Whiskey has been a popular alcoholic beverage for many years. However, have you ever considered the steps involved in its' creation? Fermentation is one of the crucial phases in the creation of whiskey. We'll delve deeper into the whiskey-making process' fermentation in this article.
Using yeast, fermentation is the process of turning carbohydrates into alcohol. Making a mash is the initial stage in the manufacturing of whiskey. Hot water is combined with grains like rye, corn, and barley to achieve this. Before adding yeast, the mixture is allowed to cool to a predetermined temperature.
Alcohol and carbon dioxide are produced as byproducts of the yeast's consumption of the mash's sugars. Depending on the type of whiskey being produced and the intended flavour profile, this process usually takes 2-4 days.
The mash is continuously churned during the fermentation process to ensure that the yeast is dispersed evenly and that the temperature stays steady. This is crucial because if the temperature rises too high, the yeast may perish, and if it falls too low, the fermentation process may become sluggish or cease entirely.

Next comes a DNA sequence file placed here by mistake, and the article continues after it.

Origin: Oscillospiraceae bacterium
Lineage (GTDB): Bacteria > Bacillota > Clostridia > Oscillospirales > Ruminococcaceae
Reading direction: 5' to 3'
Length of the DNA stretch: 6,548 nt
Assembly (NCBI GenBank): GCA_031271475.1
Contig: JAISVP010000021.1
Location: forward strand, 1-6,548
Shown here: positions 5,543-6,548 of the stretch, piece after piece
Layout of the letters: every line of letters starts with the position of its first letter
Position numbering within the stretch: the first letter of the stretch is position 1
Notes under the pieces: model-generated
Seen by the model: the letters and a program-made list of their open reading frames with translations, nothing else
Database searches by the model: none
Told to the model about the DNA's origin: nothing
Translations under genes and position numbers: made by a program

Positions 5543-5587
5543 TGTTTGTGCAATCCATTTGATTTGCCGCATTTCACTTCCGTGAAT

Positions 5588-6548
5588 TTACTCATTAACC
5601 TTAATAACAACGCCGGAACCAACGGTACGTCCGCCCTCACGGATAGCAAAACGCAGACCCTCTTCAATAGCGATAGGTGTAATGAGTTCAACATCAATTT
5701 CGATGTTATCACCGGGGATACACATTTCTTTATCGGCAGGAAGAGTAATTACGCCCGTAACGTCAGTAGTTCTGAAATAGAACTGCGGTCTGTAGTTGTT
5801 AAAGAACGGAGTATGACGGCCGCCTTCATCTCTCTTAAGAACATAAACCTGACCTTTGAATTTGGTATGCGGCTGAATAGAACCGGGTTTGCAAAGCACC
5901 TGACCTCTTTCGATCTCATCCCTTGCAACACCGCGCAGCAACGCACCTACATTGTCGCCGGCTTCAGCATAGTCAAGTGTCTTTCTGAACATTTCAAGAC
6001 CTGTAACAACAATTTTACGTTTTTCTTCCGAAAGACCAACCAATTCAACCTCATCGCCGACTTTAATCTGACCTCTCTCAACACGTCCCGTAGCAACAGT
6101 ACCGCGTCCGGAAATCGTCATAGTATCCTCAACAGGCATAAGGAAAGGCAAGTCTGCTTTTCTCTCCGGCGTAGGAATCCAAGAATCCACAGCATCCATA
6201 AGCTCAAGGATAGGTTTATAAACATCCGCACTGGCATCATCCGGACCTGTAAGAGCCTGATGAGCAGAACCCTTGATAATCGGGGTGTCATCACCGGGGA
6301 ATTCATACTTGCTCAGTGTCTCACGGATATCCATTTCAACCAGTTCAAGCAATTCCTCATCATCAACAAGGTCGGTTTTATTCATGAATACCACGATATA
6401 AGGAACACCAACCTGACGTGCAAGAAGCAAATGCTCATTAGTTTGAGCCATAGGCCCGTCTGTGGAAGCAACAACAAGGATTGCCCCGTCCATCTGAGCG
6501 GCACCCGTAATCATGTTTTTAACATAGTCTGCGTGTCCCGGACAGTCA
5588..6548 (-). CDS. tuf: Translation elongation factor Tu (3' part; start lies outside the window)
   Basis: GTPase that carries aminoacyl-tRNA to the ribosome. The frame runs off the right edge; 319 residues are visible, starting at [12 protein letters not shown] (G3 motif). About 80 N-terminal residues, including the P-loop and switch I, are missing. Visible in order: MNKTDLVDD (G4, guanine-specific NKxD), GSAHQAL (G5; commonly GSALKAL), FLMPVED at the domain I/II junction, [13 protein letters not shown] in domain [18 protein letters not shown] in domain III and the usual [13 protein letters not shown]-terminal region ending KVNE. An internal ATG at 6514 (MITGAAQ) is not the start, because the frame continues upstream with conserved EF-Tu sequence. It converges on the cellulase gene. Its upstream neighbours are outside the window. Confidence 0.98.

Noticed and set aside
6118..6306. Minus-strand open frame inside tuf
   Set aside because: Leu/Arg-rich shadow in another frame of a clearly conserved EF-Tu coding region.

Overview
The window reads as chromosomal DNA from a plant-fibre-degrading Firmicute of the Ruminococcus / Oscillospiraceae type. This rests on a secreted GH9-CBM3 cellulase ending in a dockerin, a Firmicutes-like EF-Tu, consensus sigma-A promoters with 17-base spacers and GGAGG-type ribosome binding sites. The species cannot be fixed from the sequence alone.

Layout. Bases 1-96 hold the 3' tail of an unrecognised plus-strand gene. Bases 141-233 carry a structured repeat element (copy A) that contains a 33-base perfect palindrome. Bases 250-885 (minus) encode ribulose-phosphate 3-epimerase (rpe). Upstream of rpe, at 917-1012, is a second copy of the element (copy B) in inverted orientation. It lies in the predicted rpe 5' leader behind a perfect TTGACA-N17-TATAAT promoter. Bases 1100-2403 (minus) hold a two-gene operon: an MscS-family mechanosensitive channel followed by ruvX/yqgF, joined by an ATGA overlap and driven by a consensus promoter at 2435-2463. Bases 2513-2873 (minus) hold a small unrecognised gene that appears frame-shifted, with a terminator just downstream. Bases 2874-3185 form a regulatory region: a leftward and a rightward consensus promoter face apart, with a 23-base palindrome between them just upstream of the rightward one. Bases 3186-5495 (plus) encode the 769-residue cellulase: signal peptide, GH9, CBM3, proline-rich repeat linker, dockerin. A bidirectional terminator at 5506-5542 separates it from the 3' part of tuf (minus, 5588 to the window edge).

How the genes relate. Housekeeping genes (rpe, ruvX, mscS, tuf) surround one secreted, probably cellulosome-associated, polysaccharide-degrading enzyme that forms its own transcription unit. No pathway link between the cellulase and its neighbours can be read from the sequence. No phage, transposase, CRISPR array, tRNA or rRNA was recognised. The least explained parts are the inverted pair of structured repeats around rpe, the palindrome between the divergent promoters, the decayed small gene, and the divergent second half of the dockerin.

Once fermentation is complete, the resulting liquid is called a wash. This wash is then distilled to remove impurities and increase the alcohol content. The resulting spirit is then aged in barrels to develop its unique flavour and colour.
Fun fact: Depending on the type of whiskey and the desired flavour profile, the amount of time that whiskey is aged can vary significantly. For instance, bourbon must age in new, charred oak barrels for at least two years, whereas Scotch whisky must mature in oak barrels for at least three years.
An essential step in the production of whiskey is fermentation. It is the procedure that turns sugars into alcohol and prepares the groundwork for the remaining stages of manufacturing. You can have a deeper appreciation for the art and science of whiskey production by studying the fermenting process. Find out more about Whiskey making here.